NASA thinks it may snow upside down on Europa
“Underwater snow” in Antarctica is revealing new insights about Jupiter’s icy moon Europa, which could help in NASA’s hunt for extraterrestrial life.
Europa Clipper: Three things are needed for life as we know it to exist: liquid water, organic compounds, and a source of energy — and scientists suspect Jupiter’s icy moon Europa has all three, making it one of the more promising targets in the hunt for extraterrestrial life.
NASA has already sent several spacecraft to Europa to capture close-up data, and it plans to launch its next probe in October 2024: the Europa Clipper.
Knowing the salinity of Europa’s water will help NASA judge the icy moon’s habitability.
The primary purpose of the mission is to determine whether there are places life could survive beneath Europa’s surface. As part of that objective, Europa Clipper will use a radar instrument to look past the moon’s icy shell and into what NASA suspects is an ocean of liquid water below.
The salinity of Europa’s water, and the ice covering it, will affect how deep the radar can penetrate and what sort of data it collects. Knowing just how salty the water is would also help NASA judge Europa’s habitability and predict what type of life the icy moon might host.
But right now, we don’t know the exact salt content of Europa’s ice or the water below it, which will make interpreting the Europa Clipper’s data more difficult.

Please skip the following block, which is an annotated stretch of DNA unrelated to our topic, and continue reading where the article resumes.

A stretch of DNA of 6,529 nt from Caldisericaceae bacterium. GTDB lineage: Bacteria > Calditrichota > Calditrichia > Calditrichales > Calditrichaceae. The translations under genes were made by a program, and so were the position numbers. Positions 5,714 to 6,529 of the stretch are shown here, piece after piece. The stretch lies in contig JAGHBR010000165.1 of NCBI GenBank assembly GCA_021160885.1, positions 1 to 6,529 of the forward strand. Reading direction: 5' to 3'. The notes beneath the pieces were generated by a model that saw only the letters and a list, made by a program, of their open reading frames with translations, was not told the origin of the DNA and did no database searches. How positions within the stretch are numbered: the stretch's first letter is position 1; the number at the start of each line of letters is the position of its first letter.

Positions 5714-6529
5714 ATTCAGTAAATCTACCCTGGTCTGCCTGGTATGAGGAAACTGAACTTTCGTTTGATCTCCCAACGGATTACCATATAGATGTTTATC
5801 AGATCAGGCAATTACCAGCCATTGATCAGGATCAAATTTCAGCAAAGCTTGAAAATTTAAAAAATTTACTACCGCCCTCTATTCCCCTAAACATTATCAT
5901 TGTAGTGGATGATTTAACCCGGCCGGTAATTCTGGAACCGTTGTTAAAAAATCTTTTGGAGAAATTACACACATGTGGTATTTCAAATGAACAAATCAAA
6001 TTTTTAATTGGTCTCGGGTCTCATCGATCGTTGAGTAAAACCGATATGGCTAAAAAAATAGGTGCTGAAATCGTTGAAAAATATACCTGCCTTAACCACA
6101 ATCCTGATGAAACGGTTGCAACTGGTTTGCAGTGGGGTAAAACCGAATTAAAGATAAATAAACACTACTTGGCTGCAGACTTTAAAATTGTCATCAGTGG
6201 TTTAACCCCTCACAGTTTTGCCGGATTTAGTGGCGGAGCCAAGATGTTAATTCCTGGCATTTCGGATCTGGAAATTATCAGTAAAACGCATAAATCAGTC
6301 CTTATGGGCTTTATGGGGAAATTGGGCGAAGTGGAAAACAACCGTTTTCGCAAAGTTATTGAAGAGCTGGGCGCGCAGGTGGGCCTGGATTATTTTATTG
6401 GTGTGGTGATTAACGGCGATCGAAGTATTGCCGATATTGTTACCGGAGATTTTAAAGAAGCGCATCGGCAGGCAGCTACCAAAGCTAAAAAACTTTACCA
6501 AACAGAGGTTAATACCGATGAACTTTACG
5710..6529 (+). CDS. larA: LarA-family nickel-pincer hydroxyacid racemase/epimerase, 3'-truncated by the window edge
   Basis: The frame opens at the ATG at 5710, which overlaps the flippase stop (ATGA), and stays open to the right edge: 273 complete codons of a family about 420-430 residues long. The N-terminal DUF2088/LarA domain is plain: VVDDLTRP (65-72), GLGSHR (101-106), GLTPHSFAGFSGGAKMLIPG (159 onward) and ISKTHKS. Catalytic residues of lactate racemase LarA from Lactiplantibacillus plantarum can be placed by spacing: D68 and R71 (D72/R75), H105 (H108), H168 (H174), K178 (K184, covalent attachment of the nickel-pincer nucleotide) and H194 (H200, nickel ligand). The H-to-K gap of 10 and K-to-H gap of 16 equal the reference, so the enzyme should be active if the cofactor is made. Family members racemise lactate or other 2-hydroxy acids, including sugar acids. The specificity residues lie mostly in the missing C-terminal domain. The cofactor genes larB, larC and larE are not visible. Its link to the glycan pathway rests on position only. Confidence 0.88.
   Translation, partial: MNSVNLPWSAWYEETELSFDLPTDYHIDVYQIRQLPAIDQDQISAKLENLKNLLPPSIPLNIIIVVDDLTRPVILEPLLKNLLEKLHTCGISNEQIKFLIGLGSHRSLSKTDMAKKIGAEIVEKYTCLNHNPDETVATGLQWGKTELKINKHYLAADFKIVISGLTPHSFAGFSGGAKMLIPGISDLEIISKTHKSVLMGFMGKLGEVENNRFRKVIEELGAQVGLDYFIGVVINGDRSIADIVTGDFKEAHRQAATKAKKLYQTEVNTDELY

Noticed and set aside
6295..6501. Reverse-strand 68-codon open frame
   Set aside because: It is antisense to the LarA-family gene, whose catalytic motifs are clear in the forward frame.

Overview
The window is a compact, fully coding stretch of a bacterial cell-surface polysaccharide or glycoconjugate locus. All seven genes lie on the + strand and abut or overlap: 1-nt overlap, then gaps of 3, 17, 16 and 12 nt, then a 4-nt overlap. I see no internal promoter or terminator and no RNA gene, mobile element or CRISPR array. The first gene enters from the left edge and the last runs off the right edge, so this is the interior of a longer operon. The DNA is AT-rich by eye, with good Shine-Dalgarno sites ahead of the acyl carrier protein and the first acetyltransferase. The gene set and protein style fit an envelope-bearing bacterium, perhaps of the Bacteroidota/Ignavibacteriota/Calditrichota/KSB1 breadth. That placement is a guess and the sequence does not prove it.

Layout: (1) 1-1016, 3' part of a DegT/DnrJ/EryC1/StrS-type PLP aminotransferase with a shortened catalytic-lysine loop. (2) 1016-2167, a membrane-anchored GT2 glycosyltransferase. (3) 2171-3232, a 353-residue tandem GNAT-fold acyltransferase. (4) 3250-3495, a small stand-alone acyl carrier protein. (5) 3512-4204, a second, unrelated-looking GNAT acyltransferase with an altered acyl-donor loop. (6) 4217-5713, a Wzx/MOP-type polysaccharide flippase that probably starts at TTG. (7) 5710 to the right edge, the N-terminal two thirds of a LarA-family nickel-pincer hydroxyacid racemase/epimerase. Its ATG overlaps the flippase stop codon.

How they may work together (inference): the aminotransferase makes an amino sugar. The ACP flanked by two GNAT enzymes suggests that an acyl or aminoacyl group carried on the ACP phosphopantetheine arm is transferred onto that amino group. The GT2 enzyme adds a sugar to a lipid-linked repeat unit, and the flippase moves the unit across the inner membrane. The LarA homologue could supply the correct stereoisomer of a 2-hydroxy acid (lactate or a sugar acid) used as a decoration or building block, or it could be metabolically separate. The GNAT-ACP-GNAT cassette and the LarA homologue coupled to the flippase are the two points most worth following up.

The idea: We do have an analogue for Europa right here on Earth, though: Based on previous studies, researchers suspect the water just below an ice shelf in Antarctica is similar in temperature, pressure, and salinity to water just below the icy surface of Europa.
A team led by the University of Texas at Austin — which is spearheading the development of the Europa Clipper’s radar instrument — has now studied Antarctic ice formation to predict the saltiness of Europa’s ice.
“We can use Earth to evaluate Europa’s habitability, measure the exchange of impurities between the ice and ocean, and figure out where water is in the ice,” said co-author Donald Blankenship.
Underwater snow: There are two ways for water to freeze under an ice shelf. One is for it to freeze literally right under the shelf — that’s “congelation” ice. The other is for ice flakes to form deeper underwater and then float up to the shelf, like upside-down snow — that’s “frazil” ice.
When saltwater freezes, the ice always contains mostly water and very little salt, but frazil ice contains even less salt than congelation ice — and based on UT Austin’s calculations, this kind of underwater snow could be common on Europa.
The bottom line: If the UT Austin team is right, it would mean Europa’s icy shell is much purer than previously believed, which changes our perceived understanding of its strength, ability to transmit heat, and more.
“This paper is opening up a whole new batch of possibilities for thinking about ocean worlds and how they work,” said Steve Vance, a NASA research scientist, who was not involved in the study. “It sets the stage for how we might prepare for Europa Clipper’s analysis of the ice.”
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